Symptom Clusters After Esophageal Cancer Surgery

Esophageal cancer postsurgical symptoms tended to appear in clusters

(RxWiki News) Only about one in four esophageal cancer patients is eligible for surgery; the rest have an advanced disease that surgery can’t touch. But the operation is complex and may leave patients with life-altering symptoms.

Researchers have discovered that symptoms following esophageal cancer surgery tended to appear in clusters. For example, fatigue is usually accompanied by insomnia.

In a new study, these researchers saw three distinct symptom clusters among esophageal cancer patients following surgery, and some of these clusters are associated with higher death risks.

The authors of this study suggested that clinicians could address these groups of symptoms in a manner that may reduce death risks.

"Let your health team know if you're having treatment side effects."

This team of researchers, led by Anna Wikman, PhD, of the Karolinska Institutet in Stockholm, Sweden, evaluated the symptoms in 402 esophageal cancer patients who underwent surgery to treat the disease.

Esophageal cancer develops in the esophagus — the 10-inch tube that connects the throat to the stomach. It’s a particularly ruthless cancer that is exceedingly difficult to beat.

While surgery is the best treatment option, the operation itself is extensive, complex and leaves the patient with side effects that negatively affect what researchers call health-related quality of life (HRQOL).

Typical post-surgical symptoms can last for up to three years after the surgery and include painful swallowing, eating problems, reflux (swallowed food flowing back into the mouth) and pain.

A total 402 esophageal cancer patients in this study were interviewed six months after their surgery about general quality of life issues and specific cancer-related symptoms.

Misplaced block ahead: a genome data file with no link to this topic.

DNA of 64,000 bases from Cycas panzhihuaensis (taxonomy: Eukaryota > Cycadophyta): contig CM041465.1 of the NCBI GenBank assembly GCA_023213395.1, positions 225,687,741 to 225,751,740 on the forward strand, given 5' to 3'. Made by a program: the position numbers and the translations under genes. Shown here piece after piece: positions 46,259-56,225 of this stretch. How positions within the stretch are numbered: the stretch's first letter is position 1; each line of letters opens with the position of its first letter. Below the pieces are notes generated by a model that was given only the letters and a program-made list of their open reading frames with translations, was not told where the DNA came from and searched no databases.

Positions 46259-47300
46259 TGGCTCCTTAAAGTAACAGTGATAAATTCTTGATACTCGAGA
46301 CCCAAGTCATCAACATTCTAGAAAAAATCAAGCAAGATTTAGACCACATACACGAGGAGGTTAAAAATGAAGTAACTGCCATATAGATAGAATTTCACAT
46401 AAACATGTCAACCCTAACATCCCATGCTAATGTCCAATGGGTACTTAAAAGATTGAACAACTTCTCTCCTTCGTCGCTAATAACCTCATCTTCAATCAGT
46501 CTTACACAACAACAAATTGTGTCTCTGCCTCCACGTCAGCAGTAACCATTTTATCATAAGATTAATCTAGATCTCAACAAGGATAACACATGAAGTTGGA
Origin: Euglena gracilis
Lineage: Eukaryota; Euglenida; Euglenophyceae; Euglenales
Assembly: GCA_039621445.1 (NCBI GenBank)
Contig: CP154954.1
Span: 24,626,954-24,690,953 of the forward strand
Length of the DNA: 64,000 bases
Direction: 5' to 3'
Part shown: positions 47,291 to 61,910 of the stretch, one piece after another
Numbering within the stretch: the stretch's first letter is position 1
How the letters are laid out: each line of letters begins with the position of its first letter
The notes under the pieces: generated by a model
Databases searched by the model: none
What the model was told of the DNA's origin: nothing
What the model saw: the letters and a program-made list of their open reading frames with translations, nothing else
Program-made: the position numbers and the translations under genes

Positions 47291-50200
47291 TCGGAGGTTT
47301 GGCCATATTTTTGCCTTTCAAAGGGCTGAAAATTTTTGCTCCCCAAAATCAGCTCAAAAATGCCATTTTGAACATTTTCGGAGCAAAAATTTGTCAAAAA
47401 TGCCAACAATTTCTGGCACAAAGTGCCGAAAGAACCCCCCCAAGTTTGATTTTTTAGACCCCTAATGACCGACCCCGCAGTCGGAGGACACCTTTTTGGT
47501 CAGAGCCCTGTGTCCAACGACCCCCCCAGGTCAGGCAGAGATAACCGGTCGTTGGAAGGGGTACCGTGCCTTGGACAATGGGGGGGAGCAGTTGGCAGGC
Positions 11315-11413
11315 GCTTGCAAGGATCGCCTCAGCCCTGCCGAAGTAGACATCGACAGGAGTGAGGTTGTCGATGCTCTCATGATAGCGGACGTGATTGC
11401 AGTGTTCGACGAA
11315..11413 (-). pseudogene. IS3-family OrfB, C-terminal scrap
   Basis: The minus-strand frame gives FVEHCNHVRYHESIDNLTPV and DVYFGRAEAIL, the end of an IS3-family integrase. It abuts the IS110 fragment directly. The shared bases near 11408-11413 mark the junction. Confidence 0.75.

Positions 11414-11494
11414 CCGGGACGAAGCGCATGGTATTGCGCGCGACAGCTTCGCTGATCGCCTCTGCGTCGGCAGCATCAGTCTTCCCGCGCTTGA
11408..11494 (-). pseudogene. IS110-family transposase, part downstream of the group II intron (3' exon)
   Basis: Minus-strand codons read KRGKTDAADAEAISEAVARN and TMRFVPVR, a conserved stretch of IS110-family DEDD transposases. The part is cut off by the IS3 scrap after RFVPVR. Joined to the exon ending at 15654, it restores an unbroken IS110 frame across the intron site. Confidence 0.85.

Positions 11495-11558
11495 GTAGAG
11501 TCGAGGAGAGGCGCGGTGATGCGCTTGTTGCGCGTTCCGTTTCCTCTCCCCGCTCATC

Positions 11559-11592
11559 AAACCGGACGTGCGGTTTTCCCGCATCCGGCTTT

The researchers discovered three symptom clusters among esophageal cancer patients who had undergone surgery:

  • The “fatigue–pain” cluster was seen in 30 percent of patients and included fatigue, pain, insomnia and shortness of breath.
  • The “reflux-cough” cluster was experienced by 27 percent of study members and was characterized by dry mouth, taste problems, coughing and reflux.
  • The “eating difficulties” group of symptoms appeared in 28 percent of participants and included loss of appetite, eating difficulties, nausea-vomiting and difficulty swallowing.

Individuals experiencing the fatigue-pain cluster of symptoms had a median survival of 18 months, while those in the reflux-cough and eating difficulties cluster groups lived around 21 months.

About a third (31 percent) of all study participants were still alive five years after surgery.

“Symptoms experienced by surgically treated patients with esophageal cancer appear to cluster together, and the presence of these symptom clusters appears to have strong prognostic value,” the researchers concluded.

Dr. Wikman said in a statement, “These findings suggest that it may be important to address these symptom clusters in the clinical setting in order to potentially reduce the increased mortality risk associated with them."

This study was published November 25 in Cancer, a peer-reviewed journal of the American Cancer Society.

The funding for this project was provided by The Swedish Research Council, the Swedish Cancer Society and the Cancer Society in Stockholm.

No conflicts of interest were reported.

Review Date: 
November 22, 2013